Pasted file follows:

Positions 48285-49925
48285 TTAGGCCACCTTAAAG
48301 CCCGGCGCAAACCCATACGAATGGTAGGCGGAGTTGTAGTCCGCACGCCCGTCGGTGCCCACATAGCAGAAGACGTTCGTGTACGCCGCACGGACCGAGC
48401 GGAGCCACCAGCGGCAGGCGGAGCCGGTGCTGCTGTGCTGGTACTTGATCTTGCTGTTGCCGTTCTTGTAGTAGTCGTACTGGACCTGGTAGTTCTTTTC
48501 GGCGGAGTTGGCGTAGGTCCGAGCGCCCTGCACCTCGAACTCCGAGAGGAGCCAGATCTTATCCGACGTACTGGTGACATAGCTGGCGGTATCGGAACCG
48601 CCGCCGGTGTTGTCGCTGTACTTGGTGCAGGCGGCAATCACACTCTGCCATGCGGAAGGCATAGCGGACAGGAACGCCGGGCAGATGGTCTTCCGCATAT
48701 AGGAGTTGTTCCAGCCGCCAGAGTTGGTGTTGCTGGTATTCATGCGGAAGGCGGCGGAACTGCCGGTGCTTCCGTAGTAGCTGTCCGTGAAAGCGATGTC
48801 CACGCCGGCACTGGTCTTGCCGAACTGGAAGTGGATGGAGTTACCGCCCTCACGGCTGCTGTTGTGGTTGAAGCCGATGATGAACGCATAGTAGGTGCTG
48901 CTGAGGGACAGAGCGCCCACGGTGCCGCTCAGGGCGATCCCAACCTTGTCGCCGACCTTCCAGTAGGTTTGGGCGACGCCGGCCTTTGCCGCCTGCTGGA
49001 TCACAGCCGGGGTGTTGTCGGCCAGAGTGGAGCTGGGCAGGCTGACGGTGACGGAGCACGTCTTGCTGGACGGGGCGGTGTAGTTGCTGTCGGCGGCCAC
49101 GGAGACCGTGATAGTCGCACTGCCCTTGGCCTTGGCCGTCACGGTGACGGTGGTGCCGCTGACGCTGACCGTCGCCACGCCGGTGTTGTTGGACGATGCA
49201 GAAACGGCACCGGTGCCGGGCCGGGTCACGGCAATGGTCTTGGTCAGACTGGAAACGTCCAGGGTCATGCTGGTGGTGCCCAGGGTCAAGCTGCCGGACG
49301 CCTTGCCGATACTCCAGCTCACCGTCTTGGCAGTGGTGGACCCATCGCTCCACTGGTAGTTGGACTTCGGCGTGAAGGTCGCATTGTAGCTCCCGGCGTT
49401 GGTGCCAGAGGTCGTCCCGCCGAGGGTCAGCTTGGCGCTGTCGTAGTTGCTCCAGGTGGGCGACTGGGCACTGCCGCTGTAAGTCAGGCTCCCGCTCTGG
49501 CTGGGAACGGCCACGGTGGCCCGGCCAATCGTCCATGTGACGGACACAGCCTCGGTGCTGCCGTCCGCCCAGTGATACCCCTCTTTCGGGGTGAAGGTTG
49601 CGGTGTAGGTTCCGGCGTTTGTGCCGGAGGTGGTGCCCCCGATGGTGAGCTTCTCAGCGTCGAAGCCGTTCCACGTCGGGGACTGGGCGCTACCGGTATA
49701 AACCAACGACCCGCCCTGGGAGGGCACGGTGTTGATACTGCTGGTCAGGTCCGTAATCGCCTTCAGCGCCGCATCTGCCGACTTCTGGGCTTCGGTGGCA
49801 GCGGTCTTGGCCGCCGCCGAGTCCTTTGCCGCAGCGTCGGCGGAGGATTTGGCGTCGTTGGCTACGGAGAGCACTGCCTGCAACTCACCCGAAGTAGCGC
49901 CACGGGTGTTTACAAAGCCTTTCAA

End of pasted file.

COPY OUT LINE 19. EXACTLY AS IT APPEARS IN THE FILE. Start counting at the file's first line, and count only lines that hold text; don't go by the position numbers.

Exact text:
49901 CACGGGTGTTTACAAAGCCTTTCAA